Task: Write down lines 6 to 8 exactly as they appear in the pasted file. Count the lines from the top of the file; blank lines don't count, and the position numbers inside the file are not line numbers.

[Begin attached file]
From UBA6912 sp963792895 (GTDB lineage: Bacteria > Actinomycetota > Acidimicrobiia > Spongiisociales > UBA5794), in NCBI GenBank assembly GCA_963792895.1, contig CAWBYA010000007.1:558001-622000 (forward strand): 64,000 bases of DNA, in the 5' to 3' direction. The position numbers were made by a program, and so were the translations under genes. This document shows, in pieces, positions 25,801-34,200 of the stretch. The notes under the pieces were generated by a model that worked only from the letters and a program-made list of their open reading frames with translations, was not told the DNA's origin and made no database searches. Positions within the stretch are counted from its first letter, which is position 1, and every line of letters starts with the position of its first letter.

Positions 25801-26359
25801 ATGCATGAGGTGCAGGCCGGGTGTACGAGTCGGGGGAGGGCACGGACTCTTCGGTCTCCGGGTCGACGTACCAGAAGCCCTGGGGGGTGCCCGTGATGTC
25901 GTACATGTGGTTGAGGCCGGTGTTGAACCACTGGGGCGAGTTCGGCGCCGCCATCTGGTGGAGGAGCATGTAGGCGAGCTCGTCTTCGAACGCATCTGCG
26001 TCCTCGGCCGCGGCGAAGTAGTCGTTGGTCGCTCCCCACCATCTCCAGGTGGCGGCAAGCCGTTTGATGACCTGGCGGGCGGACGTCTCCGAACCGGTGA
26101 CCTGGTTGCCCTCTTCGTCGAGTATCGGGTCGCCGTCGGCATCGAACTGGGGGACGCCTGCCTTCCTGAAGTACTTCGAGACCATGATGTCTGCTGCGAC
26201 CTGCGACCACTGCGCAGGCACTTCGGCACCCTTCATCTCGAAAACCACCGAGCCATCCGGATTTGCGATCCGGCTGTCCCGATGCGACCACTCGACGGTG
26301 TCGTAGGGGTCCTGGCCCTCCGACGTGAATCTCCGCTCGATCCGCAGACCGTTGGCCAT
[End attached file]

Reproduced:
26101 CCTGGTTGCCCTCTTCGTCGAGTATCGGGTCGCCGTCGGCATCGAACTGGGGGACGCCTGCCTTCCTGAAGTACTTCGAGACCATGATGTCTGCTGCGAC
26201 CTGCGACCACTGCGCAGGCACTTCGGCACCCTTCATCTCGAAAACCACCGAGCCATCCGGATTTGCGATCCGGCTGTCCCGATGCGACCACTCGACGGTG
26301 TCGTAGGGGTCCTGGCCCTCCGACGTGAATCTCCGCTCGATCCGCAGACCGTTGGCCAT